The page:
A low blood level of folate may be linked to an increase
Low levels of folate (vitamin B9) in the blood may be linked to an increased risk of dementia and death from any cause in older people, suggests research published online in the journal Evidence-Based Mental Health.
Levels should be regularly monitored and deficiencies corrected in old age, especially since blood levels of folate tend to decline with age, with up to 1 in 5 older people estimated to be folate deficient, according to Researchers.
Evidence to date suggests that folate deficiency affects cognition and nerve signaling in the brain, making it a possible risk factor for later dementia.
But the few studies that have looked at this have included small numbers of participants and produced mixed results.
And because of the time it takes for dementia to develop, it was difficult to rule out reverse causation, whereby folate deficiency could be a consequence of preclinical dementia rather than its cause, they add.
They therefore wanted to see whether serum folate deficiency could be linked to the risks of incident dementia and death from any cause in a large national sample of older adults, and to include the potential role of reverse causation.
They relied on the medical records of 27,188 people served by a national healthcare provider in Israel. All of the participants were between the ages of 60 and 75 and had not had pre-existing dementia for at least 10 years before blood folate testing began in 2013.
Their records were watched for a diagnosis of dementia or death until the end of 2017.
Some 3,418 participants (just under 13%) had folate deficiency, defined as levels below 4.4 ng/ml. Folate deficiency was associated with a significantly increased risk of dementia and death from any cause.
Among those with folate deficiency, the incidence of dementia was estimated at 7.96 per 10,000 person-years, while deaths from all causes were estimated at 19.20 per 10,000 person-years.
This compares with an estimated incidence of dementia of 4.24 and death from all causes of 5.36 per 10,000 person-years in those who were not folate deficient.
In percentage terms, rates of dementia were almost 3.5% and death from any cause was just under 8% in people with folate deficiency. This compares to rates of dementia of just over 3% and death from all causes of nearly 4% in those who were not folate deficient.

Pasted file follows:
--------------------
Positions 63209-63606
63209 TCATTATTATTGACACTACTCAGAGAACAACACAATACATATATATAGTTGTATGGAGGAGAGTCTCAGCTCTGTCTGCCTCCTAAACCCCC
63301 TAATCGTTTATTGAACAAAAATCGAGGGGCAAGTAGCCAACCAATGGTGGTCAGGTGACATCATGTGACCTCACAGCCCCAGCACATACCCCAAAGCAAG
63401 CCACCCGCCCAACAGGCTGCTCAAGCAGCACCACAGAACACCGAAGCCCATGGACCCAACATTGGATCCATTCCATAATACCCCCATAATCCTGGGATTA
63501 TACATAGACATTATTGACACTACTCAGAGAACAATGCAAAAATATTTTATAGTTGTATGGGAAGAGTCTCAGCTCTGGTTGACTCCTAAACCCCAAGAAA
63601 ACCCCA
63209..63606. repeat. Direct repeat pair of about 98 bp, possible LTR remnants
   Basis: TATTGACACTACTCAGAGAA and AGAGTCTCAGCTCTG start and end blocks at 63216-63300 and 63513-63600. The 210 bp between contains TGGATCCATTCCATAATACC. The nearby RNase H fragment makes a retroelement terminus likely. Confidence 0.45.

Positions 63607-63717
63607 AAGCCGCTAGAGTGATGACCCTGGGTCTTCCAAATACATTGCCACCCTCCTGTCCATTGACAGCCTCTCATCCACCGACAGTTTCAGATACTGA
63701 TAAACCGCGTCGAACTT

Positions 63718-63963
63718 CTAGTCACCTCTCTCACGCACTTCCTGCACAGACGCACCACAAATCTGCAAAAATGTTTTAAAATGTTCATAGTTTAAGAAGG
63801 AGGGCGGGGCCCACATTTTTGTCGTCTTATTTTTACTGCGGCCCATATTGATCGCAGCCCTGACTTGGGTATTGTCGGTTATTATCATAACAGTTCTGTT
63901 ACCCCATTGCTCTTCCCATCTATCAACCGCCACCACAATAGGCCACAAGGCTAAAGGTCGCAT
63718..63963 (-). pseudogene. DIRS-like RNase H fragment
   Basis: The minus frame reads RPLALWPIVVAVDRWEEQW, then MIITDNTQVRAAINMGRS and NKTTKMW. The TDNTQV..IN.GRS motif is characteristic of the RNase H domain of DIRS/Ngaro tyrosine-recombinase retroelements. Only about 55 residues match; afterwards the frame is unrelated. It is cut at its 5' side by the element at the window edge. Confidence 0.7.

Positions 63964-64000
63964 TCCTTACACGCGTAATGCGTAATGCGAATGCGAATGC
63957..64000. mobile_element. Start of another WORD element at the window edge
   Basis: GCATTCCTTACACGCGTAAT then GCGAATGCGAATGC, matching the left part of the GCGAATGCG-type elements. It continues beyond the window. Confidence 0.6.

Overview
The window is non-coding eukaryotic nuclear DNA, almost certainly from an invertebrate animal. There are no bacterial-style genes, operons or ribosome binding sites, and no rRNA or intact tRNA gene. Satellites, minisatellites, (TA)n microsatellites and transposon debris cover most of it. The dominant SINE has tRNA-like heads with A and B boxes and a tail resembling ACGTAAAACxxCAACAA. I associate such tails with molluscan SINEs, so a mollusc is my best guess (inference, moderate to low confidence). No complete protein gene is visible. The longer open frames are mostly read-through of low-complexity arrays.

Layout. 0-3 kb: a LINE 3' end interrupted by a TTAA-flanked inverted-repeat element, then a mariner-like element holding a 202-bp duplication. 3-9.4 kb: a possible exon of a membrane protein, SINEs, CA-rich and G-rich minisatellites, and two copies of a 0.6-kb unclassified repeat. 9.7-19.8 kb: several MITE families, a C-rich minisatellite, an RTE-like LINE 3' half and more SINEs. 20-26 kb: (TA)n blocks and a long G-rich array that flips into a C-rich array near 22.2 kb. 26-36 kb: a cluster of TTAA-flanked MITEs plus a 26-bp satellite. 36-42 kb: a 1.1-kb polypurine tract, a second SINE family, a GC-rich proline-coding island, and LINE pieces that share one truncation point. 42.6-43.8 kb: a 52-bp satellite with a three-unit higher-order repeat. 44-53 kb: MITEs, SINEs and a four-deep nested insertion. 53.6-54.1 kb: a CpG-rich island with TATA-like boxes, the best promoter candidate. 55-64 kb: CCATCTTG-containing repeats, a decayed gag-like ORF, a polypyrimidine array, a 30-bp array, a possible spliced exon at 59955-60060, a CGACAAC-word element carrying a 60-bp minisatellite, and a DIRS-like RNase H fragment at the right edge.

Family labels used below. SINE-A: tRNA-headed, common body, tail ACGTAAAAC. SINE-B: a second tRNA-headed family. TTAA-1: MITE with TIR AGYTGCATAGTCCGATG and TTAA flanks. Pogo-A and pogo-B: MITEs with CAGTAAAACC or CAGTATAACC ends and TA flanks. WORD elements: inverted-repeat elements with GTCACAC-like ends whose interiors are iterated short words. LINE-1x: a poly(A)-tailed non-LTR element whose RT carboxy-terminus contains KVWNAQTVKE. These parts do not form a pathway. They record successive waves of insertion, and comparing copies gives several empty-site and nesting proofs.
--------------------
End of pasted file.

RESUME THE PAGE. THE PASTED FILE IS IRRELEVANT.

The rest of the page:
After controlling for potentially influential factors including co-existing diabetes, depression, cognitive decline, vitamin B12 deficiency, smoking and use of folic acid supplements, people with folate deficiency were 68% more likely to be diagnosed with dementia and almost 3 times more likely to die from any cause.
Other analyzes did not significantly weaken the observed associations, but when stratified by the length of the surveillance period, reverse causation could not be ruled out.
This is an observational study and as such cannot establish cause, especially in light of the potential role of reverse causation, the researchers acknowledge.
But it is possible that folate deficiency affects homocysteine levels and therefore the vascular risk of dementia, and/or compromises DNA repair of neurons, making them vulnerable to oxidative damage, which in turn could accelerate aging and brain cell damage, they explain.
They conclude, “Serum folate concentrations may function as a biomarker used to modify risk of dementia and mortality in older adults,” adding that older adults should be routinely screened for folate deficiency.
“Implications for public health policy appear to be to reliably monitor serum folate levels in the elderly and address deficiency for preventive measures and/or as part of implemented therapeutic strategies while regularly reviewing patients’ clinical outcomes,” they write.
Notes for Editors
Research: Serum folate deficiency and the risks of dementia and all-cause mortality: A national study in aging doi 10.1136/ebmental-2021-300309
Newspaper: Evidence-Based Mental Health
Funding: None declared
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Author contact details
Dr Anat Rotstein, Department of Psychiatry, Icahn School of Medicine at Mount Sinai, New York, USA
Tel: +972 522 629 707
Email: [email protected]
Twitter: Anat Rotstein @Arotstein
Professor Stephen Levine, Department of Community Mental Health, University of Haifa, Haifa, Israel.
Tel: +972 524 896 083
Email: [email protected]
About the journal
Evidence-Based Mental Health is one of more than 70 professional journals published by the BMJ. The title is held jointly with the British Psychological Society and the Royal College of Psychiatrists.
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Low blood folate may be linked to increased dementia and risk of death in older adults
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